Published Report Details
Mandatory Fields
Veale, Angela; Adefrisew, Azeb; Lalor, Kevin
Study on street children in four selected towns of Ethiopia
Addis Ababa, Ethiopia
Ministry of Labour and Social Affairs, Ethiopia. UNICEF, Ethiopia. University College Cork, Ireland
Optional Fields
Street children Ethiopia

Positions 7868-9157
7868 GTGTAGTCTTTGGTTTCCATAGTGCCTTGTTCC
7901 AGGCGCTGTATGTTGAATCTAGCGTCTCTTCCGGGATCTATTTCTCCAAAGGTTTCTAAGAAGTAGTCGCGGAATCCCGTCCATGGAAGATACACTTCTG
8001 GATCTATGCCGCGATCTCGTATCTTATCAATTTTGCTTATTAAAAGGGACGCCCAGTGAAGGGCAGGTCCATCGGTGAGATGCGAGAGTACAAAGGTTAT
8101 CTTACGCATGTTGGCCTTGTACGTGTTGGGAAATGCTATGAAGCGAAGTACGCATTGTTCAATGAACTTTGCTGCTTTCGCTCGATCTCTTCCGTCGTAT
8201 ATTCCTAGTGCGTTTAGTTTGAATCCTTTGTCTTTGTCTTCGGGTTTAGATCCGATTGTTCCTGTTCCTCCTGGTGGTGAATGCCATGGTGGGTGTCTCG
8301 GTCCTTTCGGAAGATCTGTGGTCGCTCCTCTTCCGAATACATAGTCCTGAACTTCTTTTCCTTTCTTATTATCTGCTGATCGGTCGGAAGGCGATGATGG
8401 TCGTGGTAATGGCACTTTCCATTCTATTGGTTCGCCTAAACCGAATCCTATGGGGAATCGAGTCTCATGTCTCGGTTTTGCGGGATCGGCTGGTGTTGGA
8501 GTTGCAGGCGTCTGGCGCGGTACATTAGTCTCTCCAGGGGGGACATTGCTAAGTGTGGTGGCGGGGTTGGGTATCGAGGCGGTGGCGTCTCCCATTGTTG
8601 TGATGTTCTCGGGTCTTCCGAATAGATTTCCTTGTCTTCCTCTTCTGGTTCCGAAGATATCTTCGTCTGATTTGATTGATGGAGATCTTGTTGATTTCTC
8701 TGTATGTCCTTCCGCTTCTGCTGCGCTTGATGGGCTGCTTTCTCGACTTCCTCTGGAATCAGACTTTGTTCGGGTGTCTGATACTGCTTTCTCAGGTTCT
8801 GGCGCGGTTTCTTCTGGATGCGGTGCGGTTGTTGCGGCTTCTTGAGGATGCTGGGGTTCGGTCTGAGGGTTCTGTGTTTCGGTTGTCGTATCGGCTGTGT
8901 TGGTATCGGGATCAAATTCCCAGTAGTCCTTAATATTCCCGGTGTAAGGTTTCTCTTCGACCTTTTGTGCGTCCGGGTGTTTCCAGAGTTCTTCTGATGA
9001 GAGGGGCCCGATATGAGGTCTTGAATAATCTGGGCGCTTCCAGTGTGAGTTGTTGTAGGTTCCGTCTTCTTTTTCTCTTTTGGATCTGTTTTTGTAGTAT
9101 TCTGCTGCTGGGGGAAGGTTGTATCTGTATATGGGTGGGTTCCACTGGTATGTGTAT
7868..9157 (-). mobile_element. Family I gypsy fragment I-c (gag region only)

The child is the most precious asset and the focal point of development for any country. However, unless children are brought up in a stimulating and conducive environment getting the best possible care and protection, their physical, mental, emotional and social development is susceptible to permanent damage. Ethiopia, being one of the least developed countries of the world due to interrelated and complex socio-economic factors including man-made and natural calamities, a large portion of our population - especially children - are victimized by social evils like famine, disease, poverty, mass displacement, lack of education and family instability. Owing to the fact that children are the most vulnerable group among the whole society and also because they constitute half of the population it is evident that a considerable number of Ethiopian children are living under difficult circumstances. Therefore, as in a number of other third world countries there are many poor, displaced, unaccompanied and orphaned children in our country. A considerable proportion of these children work on the street with some even totally living on the street without any adult care and protection. These children are forced to the streets in their tight for survival. They supplement their parents meagre income or support themselves with the small incomes they earn doing menial jobs. In doing this, street children face the danger of getting into accidents and violence, they get exploited and abused, many are forced to drop out of school or never get the chance to be enroled at all and some drift into begging or petty crime. This study is undertaken mainly for updating the findings of previous studies, monitoring changing trends, examining new facts of the problem and getting a better understanding of the phenomenon in the country by covering at least some of the major centres where the problem is acute. Thus, the outcome of this research can be useful in the formation of the social welfare programme of the country. Finally, in recognition of the urgency of the problem and the limited resources available, the Ministry of Labour and Social Affairs expresses appreciation to all agencies engaged in the rehabilitation of street children and prevention of the problem. The Ministry also calls for more co-operation and support between concerned governmental and non-governmental organizations in their efforts for improving the situation of street children and in curbing the overwhelming nature of the problem.
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